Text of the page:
Letters to the Editor

Letters to the Editor

July 30, 2006

Don't be fooled by political stunt

The result of the police union vote on its support for county executive is not a surprise. In truth, what would you expect from an organization that calls for a vote from less than 7 percent of its membership? Union Secretary Dan Besseck would not say how many of the 290 members had a chance to vote. The answer is that with less than 25 people in attendance, the union allowed a vote with union leadership cheerleading the way. And who is that leadership? Dan Besseck, a member of the Democratic Central Committee running for re-election, and James Fitzgerald, the union president who is running as a Democrat to be the next county sheriff.

While the union could have reached out to the entire membership to ensure no appearance of impropriety, the sheriff wannabe and the central committee member ensured they did not disappoint their party leaders.

With a vote taken late in the evening with only a handful of members present, they ensured their own protection within their party. The truth is that the police union endorsement is far from a stamp of approval by the nearly 400 officers on the force. Your officers will not be fooled by the political stunt, and as citizens you should not be fooled either.

Mr. [Ken] Ulman was credited with saying that the vote meant "concrete volunteer help from union members." Well, Mr. Ulman, I wouldn't expect that if I were you. Already, many more union and nonunion (command level) police officers have come forward to support Chris Merdon than attended the union meeting.

A.J. Bellido de Luna

Ellicott City

The writer is a 19-year veteran and a lieutenant with the Howard County Police Department. His views are his own and do not represent his employer. He has been a strong Merdon supporter since the Republican candidate announced his campaign in November.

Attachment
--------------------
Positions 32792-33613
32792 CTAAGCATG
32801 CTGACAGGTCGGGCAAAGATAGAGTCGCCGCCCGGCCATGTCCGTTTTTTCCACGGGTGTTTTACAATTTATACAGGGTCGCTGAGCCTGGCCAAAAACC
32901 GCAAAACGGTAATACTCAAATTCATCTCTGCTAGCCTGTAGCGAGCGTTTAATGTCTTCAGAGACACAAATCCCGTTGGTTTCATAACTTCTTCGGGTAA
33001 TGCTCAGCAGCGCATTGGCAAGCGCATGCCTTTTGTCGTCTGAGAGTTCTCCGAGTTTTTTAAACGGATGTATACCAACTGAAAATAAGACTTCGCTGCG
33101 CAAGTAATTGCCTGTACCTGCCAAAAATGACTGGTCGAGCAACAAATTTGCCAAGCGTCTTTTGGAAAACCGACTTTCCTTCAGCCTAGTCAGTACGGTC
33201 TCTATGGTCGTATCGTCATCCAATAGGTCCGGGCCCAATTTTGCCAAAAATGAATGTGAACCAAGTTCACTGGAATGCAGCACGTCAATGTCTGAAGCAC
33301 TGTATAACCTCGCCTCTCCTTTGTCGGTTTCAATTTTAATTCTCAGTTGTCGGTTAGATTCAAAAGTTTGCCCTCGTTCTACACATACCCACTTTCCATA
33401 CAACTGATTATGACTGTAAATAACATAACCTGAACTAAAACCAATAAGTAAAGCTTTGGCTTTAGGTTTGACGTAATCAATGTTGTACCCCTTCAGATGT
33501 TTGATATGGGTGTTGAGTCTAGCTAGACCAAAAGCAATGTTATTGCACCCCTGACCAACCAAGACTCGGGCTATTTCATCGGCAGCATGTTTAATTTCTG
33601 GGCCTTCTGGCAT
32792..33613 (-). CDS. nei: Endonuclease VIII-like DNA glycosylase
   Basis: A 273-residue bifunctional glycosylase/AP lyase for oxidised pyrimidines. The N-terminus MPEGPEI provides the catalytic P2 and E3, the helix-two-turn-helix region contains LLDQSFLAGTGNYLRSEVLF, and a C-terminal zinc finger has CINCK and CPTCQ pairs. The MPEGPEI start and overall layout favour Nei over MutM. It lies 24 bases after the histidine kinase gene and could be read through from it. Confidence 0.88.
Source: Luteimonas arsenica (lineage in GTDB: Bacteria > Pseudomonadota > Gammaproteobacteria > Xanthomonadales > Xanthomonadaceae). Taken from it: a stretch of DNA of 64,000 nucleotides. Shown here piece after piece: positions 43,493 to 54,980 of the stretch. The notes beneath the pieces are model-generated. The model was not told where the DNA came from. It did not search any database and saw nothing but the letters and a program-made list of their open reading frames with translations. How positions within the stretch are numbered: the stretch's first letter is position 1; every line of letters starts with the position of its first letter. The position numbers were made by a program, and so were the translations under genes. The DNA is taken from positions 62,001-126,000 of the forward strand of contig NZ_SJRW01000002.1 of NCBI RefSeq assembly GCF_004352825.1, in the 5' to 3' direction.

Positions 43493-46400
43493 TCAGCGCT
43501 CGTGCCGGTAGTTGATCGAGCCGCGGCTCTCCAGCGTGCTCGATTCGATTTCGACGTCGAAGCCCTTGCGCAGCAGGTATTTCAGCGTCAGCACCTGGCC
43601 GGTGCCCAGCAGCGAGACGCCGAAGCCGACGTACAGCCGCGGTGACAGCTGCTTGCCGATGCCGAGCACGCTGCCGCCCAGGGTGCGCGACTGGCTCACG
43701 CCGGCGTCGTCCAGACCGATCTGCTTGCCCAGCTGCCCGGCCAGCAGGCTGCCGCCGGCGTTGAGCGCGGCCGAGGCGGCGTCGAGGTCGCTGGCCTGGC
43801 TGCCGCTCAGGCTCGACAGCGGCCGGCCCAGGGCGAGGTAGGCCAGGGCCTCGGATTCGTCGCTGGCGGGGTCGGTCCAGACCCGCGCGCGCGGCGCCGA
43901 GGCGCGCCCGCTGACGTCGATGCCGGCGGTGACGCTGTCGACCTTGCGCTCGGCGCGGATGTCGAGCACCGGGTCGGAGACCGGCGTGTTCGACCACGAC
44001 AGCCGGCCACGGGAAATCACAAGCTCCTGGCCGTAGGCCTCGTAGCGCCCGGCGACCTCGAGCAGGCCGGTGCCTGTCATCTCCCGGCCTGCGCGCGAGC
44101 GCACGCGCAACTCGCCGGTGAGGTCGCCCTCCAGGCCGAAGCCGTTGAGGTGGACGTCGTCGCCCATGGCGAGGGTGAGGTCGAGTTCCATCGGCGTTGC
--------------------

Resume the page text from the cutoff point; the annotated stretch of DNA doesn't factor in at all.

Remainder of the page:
Money talks, and we were let down again

To those of us who spent endless hours and sleepless nights at meetings regarding "Comp Lite" and the property at Routes 100 and 103, there's not much to say except that we gave it all we had. Once again, money talks and the election board, the courts and our county government let us all down.

To those neighbors who told us that we couldn't fight city hall and win and they were not going to waste their time attending meetings. ... you were right. Silly us, thinking that we could do what is right for our county and its citizens with regard to overdevelopment, more empty office buildings and traffic congestion.

To the developers and their lawyers who continue to make money at the expense of the little guy, the established neighborhoods and longtime residents of Howard County, I have nothing to say except that I hope your jam-packed deep pockets spring crater-sized holes so that you lose some of the money you receive every time another house or building goes up.

Harry Siegel, the lawyer for the "successful landowners," says his people are happy that this chapter is closed. Well, Harry, it might not be closed yet, so don't you go celebrating. Just because Angie Beltram and her group don't have the money to hire attorneys like yourself and David A. Carney doesn't mean that there are not lawyers like Katherine Taylor who do care and want to help the little guy.

Is it any wonder that people dislike government and lawyers and developers?

Maria Alvarez

Ellicott City

`Vice' crime emphasis shows a lack of focus

As a longtime Howard County resident, I appreciate the diligence and effectiveness of the county police force.

But its recent emphasis on "vice" crimes shows a lack of focus. My concern as a resident is increasing levels of violent and property crime. Recent rashes of burglaries in Ellicott City, thefts in Columbia, and rumblings of Latino gangs starting to operate in the county are what worry me.

These same activities can and often lead to more serious crime.

The county police need to take care of these issues before spending any effort on victimless "vice" crimes.

Omar Siddique

Ellicott City

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